*How did a reform movement aimed at increased economic growth tie schools more closely to the private sector (1970s-present) influencing school governance, organization, curriculum, and instruction nationally and in Arlington (VA)?

As the Arlington County superintendent between 1974-1981, what district reforms did the Arlington School Board and I design, adopt, and implement during the standards, testing, and accountability movement that sought to bind more closely schools and the economy?

*How did major reforms adopted and implemented since the early-1980s (e.g., higher state standards and Common Core curricula, access and use of new technologies) influence governance, organization, curriculum, and instruction nationally?

As a practitioner and historian of education 1981-2021, what reforms did I study and what were my conclusions?

The four memoir chapters will contain one additional feature that calls to mind the title of this book. When I describe my direct experiences during a reform movement, I will elaborate my primary beliefs at the time–what my thinking was then–and detail any errors in that thinking and slip-ups in practice that I pursued and committed. Thus, Confessions of a School Reformer

For example, following the analysis chapter of being a school chief in Virginia during the early years of the standards, testing, and accountability reforms, I detail in the memoir what my ideas and beliefs were then about district improvement. For example, I believed that the district, not the school or classroom, was the primary unit of school reform to improve schooling, especially for children of color. While that belief has substantial merit to it—and I specify those merits in the chapter—I learned from experience then and since that a district-strategy of reform is too narrow. Surely, the district as a key piece to any strategy in improving governance, curriculum, and instruction is worthwhile but such school reform fails to account for the larger social context in the community, state, and nation (e.g., political vulnerability of tax-supported public schools to economic, social and political forces–need I remind readers of the 2020 pandemic and movement for racial justice?) That was an error in my thinking in those years. What I thought then differs from what I think now.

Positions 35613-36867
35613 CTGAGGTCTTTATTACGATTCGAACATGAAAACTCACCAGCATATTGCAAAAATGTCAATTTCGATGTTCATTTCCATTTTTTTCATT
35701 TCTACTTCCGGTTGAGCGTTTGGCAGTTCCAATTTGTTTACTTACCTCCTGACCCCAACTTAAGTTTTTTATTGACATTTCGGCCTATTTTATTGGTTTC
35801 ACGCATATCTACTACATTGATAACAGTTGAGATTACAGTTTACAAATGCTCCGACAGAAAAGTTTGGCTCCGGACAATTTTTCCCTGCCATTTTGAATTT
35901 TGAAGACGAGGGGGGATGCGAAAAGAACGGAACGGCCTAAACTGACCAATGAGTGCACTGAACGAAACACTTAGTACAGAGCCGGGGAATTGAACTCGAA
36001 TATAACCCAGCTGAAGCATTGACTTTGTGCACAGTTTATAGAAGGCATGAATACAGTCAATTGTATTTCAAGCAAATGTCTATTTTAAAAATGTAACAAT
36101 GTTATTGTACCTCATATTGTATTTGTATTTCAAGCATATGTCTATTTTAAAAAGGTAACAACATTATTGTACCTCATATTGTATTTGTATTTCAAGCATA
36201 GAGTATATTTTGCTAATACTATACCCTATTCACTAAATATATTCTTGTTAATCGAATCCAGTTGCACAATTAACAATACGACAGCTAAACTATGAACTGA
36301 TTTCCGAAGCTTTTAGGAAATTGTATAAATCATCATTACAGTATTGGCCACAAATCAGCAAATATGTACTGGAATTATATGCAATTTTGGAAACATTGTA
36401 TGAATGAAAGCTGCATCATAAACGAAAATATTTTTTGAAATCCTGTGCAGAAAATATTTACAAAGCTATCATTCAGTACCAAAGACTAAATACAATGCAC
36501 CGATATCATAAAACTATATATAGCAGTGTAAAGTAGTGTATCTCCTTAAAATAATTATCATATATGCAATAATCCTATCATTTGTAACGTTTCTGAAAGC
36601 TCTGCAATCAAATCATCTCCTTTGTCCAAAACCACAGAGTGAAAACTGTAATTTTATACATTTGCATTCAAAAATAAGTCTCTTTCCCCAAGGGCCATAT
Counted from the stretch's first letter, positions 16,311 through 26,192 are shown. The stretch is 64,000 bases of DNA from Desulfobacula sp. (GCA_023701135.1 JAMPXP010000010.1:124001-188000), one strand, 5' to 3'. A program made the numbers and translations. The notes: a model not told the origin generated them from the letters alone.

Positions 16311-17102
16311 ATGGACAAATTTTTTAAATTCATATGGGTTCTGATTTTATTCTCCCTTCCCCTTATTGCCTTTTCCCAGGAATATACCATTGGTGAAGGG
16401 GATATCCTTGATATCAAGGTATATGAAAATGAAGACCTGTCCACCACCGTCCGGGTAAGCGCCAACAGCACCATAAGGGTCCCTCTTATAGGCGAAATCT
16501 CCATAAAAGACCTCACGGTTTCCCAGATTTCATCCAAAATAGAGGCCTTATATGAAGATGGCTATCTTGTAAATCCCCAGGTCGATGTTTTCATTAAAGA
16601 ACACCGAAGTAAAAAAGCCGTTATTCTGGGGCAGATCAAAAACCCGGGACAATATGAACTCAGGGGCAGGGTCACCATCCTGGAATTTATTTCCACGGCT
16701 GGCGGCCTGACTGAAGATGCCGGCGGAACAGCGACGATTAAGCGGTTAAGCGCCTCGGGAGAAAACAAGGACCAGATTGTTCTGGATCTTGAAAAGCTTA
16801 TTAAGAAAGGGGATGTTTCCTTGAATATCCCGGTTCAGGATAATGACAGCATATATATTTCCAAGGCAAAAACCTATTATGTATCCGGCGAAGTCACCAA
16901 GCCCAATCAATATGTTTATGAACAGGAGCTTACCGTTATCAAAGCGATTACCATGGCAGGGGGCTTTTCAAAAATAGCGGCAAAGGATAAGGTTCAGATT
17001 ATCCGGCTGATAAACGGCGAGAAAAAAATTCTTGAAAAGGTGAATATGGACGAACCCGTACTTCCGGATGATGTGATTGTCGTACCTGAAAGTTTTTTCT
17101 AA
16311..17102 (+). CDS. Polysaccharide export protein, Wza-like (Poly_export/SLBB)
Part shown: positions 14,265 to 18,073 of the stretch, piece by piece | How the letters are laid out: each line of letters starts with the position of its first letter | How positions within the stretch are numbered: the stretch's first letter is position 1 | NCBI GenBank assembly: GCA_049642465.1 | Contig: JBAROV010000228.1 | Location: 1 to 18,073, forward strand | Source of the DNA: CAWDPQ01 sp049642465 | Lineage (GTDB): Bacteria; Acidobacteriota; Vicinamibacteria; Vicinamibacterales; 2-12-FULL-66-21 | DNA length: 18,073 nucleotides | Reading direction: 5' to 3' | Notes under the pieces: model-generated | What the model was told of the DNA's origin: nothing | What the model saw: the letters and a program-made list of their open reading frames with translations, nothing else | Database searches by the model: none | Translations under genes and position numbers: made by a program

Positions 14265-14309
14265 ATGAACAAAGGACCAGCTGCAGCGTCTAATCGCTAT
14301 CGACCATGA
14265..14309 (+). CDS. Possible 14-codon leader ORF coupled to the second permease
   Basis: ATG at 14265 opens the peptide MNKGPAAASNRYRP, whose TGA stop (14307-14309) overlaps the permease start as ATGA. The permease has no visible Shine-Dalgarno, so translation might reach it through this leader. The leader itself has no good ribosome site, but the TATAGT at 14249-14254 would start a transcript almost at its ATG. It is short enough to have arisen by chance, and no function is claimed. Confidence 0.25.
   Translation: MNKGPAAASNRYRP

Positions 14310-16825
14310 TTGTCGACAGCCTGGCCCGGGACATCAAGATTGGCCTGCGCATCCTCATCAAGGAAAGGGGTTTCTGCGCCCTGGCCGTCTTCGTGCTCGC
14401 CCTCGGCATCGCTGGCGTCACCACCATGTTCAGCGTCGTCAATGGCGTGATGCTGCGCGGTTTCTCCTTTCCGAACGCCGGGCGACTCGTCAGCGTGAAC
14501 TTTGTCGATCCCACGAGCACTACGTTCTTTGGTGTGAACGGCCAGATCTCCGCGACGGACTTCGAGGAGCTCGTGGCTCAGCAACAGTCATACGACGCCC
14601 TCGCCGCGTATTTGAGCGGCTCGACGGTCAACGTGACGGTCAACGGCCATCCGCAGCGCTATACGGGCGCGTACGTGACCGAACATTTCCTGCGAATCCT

The following chapters document how in America perfecting imperfect individuals and a flawed society drove reformers to engage in over the past century three movements within which schools were also targets for improvement. Historically, faith in formal schooling as paving the road to personal success and national prominence has been an enduring motif. From Andrew Carnegie to W.E.B. DuBois to Lyndon Johnson to a character in the popular West Wing drama, education has been touted as essential to being an individual who is noticed, recognized, and approved, of communities that succor the needy and improve themselves, and of equal importance, reducing inequalities while maintaining a democratic nation. 

Schooling was surely important to me as I traversed eight decades as a student, teacher, administrator and researcher immersed in these larger reform movements. Just how important it has been in my life and the events that shaped who I am is a question I explore in the ensuing chapters.

_______________________________________

To those readers who have read all four parts, I thank you. Any comments would be appreciated.

7 Comments

Filed under Reforming schools, school reform policies

7 responses to “Introduction To My Next Book (Part 4)

  1. Can’t wait for the book, Larry. Just the “teasers” kept me thinking (and reading up on stuff) for days.

  2. wjshan

    1. “Confessions of a school reformer” is one more great work you have done as a “scholar writing autobiographically”(Cuban, 2016:7; Teaching history then and now). I am looking forward to seeing it published soon!
    2. I trust that we need more “engaged and committed staff unaccepting of ‘excuses’ (e.g., low-income family, all minority enrollment, neighborhood crime) could lift students out of poverty through helping students become academic achievers, entering college, and securing well-paid jobs.” And as you said, “the evidence of such positive outcomes is both available and rich”. I would add on it that the evidence is also available and rich here in our country!
    3. The great book is a very good examplar for me to think about writing something about the “reform movements in education” happened in the past in my country.
    Wen-jing Shan, Taiwan

  3. Larry Lashway

    Always happy to know you’ve got another book in the works! I think the analysis of progressivism will be especially interesting–it seems like such a two-headed beast. You’ve got the “administrative progressives,” who were focused on efficiency at the system level, and Dewey, who was working at the classroom level. Two very different approaches with very different outcomes…

    Larry Lashway

    • larrycuban

      Yes, Larry, the historiography of educational Progressives has identified the two wings you name. David Gamson’s book (The Importance of Being Urban) on four districts during these years I found most helpful in describing how these superintendents combined both kinds of Progressivism.